I say this every time I discover a new one, but I really am a sucker for a well created world. A concept, a situation, a world larger than that microcosm occupied by the main characters, as rich and full as that world in which we currently live. Brian K Vaughan delivers that in his post-apocalyptic all female world, and delivers it hard. The problem is with a what-if, wild and fun concept in today's culture of scientific competence and understanding, that any attempt to try and explain what happened to deliver the kicker concept is going to, as it did here, make people - and by people I mean me and Bing - pull faces, cry out in annoyance and sulk at the Bad Science.

I will say, though, that Vaughan saved his ass later by enforcing the imperfect narrator idea- just 'cause some person said this caused the event, doesn't mean they're right. I still wouldn't mind if he hadn't run that little plot point at all.

At the same time as having a great world, the main characters were also engaging and interesting and utterly adorable. And I do indeed have a very effective fictional Gaydar. The overarching storyline itself was exciting and important and ultimately heartbreaking and had me running emotional gauntlets right until the end: it was character driven rather than true plot-driven, and thus followed a nice logical order, which kept me reading. I don't know whether I'm glad ofr rueful that I read it all in one sitting instead of in monthly instalments, but I do know that even now, I'm sad it's over.

And I wish I had more monthly comics I was as invested in as I have been in that for the last week. Stupid DC.

Anyway, now that's done, Joe has lent me Gotham Central, because he knows how much I adore minor stories in a large world, and understands my affinity for little-h heroes in a big-H Hero universe. Oh, Renee Montoya, you're no mob informant in my personal universe.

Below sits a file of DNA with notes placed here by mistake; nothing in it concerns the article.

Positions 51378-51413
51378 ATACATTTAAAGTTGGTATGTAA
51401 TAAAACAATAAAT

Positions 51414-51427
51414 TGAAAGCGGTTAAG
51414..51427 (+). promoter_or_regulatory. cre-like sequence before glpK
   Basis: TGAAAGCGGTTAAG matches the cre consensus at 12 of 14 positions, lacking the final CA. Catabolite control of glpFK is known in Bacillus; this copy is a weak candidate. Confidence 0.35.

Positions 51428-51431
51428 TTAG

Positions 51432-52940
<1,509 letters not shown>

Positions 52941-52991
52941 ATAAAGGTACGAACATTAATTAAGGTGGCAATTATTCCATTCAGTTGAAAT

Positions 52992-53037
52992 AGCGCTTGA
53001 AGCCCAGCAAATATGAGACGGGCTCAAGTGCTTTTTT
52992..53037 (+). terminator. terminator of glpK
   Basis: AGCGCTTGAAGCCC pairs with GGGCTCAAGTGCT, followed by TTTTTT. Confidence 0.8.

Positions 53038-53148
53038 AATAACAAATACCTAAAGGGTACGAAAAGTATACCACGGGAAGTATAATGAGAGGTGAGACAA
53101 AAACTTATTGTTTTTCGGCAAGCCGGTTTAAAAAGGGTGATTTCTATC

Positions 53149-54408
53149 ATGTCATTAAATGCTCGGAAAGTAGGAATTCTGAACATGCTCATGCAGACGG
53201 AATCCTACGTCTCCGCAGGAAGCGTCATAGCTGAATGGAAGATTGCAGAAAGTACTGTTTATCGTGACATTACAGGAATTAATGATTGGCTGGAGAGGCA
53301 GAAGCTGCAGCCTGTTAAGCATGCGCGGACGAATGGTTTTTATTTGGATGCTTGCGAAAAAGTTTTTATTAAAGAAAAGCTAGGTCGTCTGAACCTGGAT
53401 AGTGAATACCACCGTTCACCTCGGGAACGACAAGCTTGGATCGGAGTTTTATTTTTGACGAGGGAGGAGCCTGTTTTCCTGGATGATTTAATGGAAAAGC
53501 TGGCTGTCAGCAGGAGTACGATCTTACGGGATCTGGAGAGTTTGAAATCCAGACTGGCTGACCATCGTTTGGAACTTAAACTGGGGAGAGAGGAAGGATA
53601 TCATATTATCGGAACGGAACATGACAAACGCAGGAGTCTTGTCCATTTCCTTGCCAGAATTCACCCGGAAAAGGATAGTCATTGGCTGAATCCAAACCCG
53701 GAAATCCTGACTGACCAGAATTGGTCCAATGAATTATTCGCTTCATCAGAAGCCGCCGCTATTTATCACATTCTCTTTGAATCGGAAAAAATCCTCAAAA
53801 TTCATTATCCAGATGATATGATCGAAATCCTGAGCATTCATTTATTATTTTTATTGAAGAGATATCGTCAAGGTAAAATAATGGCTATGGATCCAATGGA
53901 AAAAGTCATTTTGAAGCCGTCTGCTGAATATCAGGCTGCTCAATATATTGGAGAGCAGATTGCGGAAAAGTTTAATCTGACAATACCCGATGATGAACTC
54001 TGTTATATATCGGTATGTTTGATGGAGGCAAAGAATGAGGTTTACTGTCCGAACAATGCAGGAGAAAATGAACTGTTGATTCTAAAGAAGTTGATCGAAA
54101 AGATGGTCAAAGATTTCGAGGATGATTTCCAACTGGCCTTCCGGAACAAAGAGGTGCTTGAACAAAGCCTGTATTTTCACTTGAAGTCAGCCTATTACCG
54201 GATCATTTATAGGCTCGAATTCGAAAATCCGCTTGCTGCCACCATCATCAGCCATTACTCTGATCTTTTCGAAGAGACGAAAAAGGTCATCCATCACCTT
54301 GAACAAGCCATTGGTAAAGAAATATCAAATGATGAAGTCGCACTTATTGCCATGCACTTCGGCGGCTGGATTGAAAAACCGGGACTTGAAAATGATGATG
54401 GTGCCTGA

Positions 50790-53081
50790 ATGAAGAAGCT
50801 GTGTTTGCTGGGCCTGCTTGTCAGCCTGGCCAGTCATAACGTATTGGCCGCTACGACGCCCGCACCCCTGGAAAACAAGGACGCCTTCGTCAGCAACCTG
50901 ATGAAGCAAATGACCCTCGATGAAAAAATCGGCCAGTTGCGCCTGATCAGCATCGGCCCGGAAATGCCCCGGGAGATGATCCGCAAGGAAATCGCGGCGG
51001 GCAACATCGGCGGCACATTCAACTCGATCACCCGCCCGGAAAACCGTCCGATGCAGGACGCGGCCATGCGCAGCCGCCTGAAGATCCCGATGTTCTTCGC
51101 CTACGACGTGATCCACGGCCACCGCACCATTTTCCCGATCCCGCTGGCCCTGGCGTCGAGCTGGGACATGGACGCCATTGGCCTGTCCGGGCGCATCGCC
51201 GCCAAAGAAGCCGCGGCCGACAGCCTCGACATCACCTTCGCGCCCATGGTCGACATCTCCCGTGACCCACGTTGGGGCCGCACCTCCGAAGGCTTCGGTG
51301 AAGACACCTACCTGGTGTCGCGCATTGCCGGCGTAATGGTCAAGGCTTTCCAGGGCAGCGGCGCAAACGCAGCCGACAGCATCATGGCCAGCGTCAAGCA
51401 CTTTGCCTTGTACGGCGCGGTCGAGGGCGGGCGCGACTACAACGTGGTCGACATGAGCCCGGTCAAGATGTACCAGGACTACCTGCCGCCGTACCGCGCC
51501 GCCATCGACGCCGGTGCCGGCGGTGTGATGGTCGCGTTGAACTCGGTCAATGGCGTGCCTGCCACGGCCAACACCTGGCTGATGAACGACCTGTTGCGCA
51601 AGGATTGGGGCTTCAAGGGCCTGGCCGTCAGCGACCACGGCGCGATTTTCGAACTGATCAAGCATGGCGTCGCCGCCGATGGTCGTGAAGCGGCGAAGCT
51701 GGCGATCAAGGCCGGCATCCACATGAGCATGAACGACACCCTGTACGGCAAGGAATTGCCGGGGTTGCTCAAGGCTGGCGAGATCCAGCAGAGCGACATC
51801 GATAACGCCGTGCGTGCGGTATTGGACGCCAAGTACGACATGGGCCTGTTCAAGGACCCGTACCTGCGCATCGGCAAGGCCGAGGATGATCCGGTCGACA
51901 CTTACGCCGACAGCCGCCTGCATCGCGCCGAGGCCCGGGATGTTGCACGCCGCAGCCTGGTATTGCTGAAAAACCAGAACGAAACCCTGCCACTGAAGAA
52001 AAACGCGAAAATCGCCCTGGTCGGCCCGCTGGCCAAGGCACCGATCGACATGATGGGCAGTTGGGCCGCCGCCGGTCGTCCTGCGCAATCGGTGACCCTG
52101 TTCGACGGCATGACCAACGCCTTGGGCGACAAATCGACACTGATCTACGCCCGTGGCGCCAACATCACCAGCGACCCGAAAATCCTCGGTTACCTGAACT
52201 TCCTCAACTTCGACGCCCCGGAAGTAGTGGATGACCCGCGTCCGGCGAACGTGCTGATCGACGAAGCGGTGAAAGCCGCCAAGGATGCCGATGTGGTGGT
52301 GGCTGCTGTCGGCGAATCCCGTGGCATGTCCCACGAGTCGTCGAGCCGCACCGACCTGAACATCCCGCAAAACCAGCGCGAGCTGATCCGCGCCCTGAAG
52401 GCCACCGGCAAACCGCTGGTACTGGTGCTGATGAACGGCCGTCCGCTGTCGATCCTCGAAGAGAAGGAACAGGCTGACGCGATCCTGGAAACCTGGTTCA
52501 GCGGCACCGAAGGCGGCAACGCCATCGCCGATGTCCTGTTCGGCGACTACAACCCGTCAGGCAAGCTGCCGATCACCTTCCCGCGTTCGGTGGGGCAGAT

Opinions 
18th-Nov-2008 08:25 pm (UTC)
I feel like I should have more to contribute to this post with, but I only really got involved with comic books back in...uh...July this year, I think. My only constructive comment is that I like Chuck Dixon for what he did with the Riddler's origin. A lot of people don't like the more 'pathetic' take on the character, but in a city like Gotham where things are pretty much still run by muscle and not brains (and in a society like American society where the stereotypes of brute force triumphing over geeky brains has been predominant since the days of Washington Irving), I thought it fitted nicely. Especially with the attention-seeking side of it. Hmm.
18th-Nov-2008 08:31 pm (UTC)
I only got into DC comics last year, you're not alone!

I like Chuck for what he did with Birds of Prey and Robin, mostly, but I dotwitch everytime I see him getting a little too heavy handed with his politics (his politics aren't mine, and his opinions on homosexuality and abortion do sometimes reach into his work and jar me out of enjoying it. Not always, but sometimes). If you're currently enjoying Green Arrow vol. 3, I recommend you read Dixon's work on Green Arrow vol. 2 and Birds of Prey.

I dislike Winick for everything he's done on the Green Arrow line with the exception of letting Mia become the new Speedy.
18th-Nov-2008 08:40 pm (UTC)
\o/

I don't really know a lot about any of the writers, to be honest. It's the same with actors. If I get to dislike an actor, I can't watch anything they're in. So if I dislike an author, I will automatically hate all of their work, so I tend not to research it too closely.

Was it Winnick in charge when dear old Riddles appeared in the GA: City Walls trade? I liked him in that, but I think a lot of people on scans_daily were peeved at the characterisation that was presented...

(btw, any comic trade recommendations for me? :D)